NAS takes an interest in intellectual diversity. Last August we considered that Brooklyn College’s book choice for freshman reading opened the college to accusations of political one-sidedness. The sole book to be read by incoming undergraduates was Moustafa Bayoumi’s How Does It Feel to Be a Problem? Being Young and Arab in America, which aims to establish Arab and Muslim Americans as victims and indict American society for making them so. While NAS noted the ideological nature of the book, we did not seek to censor the book or have its author, who teaches in the English department at the college, removed. Rather, we suggested that the common reading program assign books of greater intrinsic worth and lasting importance.

Brooklyn College says its decision to remove Petersen-Overton from his teaching post did not result from Hikind’s letter. According to Inside Higher Ed:

But the administration had begun reviewing his qualifications last week, before Hikind's letter, penned Monday, even arrived at the college, said Jeremy Thompson, a Brooklyn College spokesman.

"There’s a lot of factors at play that seem to be connected, but aren’t," he said. The issue isn't one of academic freedom; in fact, Thompson said, the course will continue under a different faculty member. The problem was that Petersen-Overton wasn't sufficiently credentialed to teach an upper-level graduate course. "He wasn’t qualified," he said.

Petersen-Overton said this was the first time he had heard of this requirement of additional qualification. In a press release published on his website, he said, “I was not contacted by Brooklyn College administration at any time during their decision-making process. This politically motivated action undermines CUNY’s longstanding legacy as a stalwart defender of academic freedom.”

Indeed, Brooklyn College seems to have created a cover story to justify a decision that violated academic freedom. Like Martin Gaskell, the astronomer turned down for a position at the University of Kentucky because he was suspected of being “potentially evangelical,” Petersen-Overton appears to have dismissed for his views, not for being under-qualified. Unlike in Gaskell’s case, there is no publicly available evidence documenting this on the college’s end.

Still, the most likely reason for Petersen-Overton’s discharge is that the Brooklyn College administration feared the effects of his political perspective and how it would reflect on the college’s reputation, just as a search committee member did at UK when considering Martin Gaskell: “[A non-committee member] suggested, in particular, that we might one day wake up to a [Lexington] Herald-Leader headline citing ‘UK hires creationist as Observatory Director.’” So both colleges appear to have acted in fear and resorted to ideological litmus tests.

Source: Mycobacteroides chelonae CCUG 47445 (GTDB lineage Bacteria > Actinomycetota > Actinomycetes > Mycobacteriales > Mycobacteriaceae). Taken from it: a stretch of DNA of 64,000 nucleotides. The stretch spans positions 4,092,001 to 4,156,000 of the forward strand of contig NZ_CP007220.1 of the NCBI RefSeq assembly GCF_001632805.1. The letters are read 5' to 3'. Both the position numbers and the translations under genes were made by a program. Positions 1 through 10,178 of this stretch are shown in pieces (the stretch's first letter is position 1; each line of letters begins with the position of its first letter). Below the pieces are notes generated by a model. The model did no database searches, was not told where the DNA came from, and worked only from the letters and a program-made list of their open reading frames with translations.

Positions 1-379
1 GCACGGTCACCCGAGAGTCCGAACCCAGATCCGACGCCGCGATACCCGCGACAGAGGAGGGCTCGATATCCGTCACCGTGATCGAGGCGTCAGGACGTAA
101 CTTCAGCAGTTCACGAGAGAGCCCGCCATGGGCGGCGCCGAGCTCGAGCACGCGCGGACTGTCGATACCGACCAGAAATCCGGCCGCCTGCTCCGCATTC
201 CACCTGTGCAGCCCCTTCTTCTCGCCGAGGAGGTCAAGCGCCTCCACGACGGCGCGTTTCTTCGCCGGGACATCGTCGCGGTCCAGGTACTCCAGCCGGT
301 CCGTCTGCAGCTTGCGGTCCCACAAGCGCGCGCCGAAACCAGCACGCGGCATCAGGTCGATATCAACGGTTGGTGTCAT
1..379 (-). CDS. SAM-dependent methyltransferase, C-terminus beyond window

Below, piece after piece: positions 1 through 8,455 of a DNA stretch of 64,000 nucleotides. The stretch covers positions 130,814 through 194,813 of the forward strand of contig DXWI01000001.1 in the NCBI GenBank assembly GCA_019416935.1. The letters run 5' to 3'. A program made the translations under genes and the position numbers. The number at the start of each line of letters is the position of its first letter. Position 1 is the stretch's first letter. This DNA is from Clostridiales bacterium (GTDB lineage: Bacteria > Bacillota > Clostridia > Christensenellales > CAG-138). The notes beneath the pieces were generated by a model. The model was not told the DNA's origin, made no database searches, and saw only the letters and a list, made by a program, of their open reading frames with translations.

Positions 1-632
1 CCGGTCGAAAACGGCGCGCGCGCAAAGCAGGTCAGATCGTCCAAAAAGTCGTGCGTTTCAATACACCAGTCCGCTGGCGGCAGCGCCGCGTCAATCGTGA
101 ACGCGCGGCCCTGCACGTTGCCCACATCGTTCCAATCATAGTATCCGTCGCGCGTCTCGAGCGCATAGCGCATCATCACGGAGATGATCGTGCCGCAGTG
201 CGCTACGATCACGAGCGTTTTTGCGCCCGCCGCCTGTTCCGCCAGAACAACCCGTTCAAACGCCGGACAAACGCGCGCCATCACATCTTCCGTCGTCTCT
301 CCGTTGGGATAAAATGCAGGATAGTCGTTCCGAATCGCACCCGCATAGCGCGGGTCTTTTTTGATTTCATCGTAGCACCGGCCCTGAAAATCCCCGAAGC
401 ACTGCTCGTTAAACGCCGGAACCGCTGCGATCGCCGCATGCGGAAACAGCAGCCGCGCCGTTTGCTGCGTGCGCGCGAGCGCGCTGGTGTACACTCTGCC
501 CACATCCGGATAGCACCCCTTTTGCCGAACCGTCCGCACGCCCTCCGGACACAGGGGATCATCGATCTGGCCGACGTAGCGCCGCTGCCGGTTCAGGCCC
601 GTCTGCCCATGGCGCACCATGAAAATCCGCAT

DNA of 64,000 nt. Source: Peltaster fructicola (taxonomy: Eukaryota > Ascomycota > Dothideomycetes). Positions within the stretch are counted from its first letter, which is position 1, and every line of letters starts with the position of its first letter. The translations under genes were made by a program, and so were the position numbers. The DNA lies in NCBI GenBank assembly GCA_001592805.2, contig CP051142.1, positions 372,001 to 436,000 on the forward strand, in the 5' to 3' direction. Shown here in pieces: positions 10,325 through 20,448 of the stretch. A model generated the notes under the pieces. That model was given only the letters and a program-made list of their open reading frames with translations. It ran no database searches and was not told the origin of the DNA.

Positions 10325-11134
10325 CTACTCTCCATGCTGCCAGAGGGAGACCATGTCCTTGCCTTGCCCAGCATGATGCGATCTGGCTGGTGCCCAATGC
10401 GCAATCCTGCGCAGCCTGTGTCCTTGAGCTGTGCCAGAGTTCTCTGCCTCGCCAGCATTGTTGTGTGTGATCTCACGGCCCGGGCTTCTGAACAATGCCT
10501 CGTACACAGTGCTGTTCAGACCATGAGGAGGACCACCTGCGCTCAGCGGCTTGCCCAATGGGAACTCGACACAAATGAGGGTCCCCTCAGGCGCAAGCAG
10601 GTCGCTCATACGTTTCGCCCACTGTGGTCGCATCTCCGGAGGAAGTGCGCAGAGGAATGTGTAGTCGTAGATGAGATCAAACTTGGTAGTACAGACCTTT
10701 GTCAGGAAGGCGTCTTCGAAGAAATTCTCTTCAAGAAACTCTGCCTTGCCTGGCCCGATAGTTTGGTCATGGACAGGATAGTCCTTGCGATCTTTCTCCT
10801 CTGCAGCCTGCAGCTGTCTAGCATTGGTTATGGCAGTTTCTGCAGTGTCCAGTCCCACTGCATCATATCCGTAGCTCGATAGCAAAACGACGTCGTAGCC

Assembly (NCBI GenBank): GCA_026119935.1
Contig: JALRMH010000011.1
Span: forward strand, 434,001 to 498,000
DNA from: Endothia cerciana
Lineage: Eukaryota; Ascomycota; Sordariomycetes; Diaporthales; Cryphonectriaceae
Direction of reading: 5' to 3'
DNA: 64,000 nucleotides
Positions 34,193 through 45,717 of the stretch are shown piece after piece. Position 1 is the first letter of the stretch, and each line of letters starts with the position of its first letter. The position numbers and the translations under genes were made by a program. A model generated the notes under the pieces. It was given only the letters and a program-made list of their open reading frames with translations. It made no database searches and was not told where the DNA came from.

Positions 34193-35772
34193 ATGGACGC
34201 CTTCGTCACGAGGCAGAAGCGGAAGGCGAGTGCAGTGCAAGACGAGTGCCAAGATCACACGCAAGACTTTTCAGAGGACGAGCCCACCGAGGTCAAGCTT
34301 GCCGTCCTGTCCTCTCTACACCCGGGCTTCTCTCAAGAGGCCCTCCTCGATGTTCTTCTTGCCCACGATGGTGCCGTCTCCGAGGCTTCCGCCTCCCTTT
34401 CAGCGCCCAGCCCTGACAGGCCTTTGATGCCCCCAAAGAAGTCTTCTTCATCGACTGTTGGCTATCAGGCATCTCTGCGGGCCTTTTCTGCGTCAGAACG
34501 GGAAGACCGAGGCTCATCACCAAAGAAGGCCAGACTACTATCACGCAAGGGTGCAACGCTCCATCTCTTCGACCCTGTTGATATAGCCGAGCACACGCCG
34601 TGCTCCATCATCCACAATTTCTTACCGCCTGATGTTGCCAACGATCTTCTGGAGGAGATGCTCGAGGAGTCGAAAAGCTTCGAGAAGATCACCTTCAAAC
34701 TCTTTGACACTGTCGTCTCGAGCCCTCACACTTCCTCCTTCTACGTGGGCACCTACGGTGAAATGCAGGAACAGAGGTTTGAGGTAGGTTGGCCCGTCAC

If Petersen-Overton had been allowed to teach his course, it’s quite possible that he might have tried to push his views on students, and that he might not provide for intellectual diversity in his classroom. In that case, the college would have had reasonable grounds to question his teaching integrity. But it didn’t give him that chance. Petersen-Overton’s preemptive removal is like the PreCrime justice system in the movie Minority Report. We should not punish people for what we think they might do. 

Brooklyn College declares itself “a sanctuary of academic freedom,” which it grants on the basis of some conditions, such as “self-restraint.” It specifies that academic freedom “cannot be invoked by those who would subordinate intellectual freedom to political ends or who violate the norms of conduct established to protect that freedom.” Petersen-Overton did neither. If Brooklyn College truly believes its own statement that its tradition of academic freedom is “an honored one, to be guarded vigilantly,” it should reinstate this wrongly dismissed professor.

Update, 5:40 PM: We have learned that at 6:00 this evening, Brooklyn College will be making an official statement announcing its decision to rehire Kristofer Petersen-Overton unconditionally. Assuming this is accurate, this is welcome news. 

Update, 2/1: It's been confirmed that Brooklyn College made a statement last night saying that it would reinstate Petersen-Overton to his post. His course begins on Thursday. For details, see the Chronicle of Higher Education and Inside Higher Ed.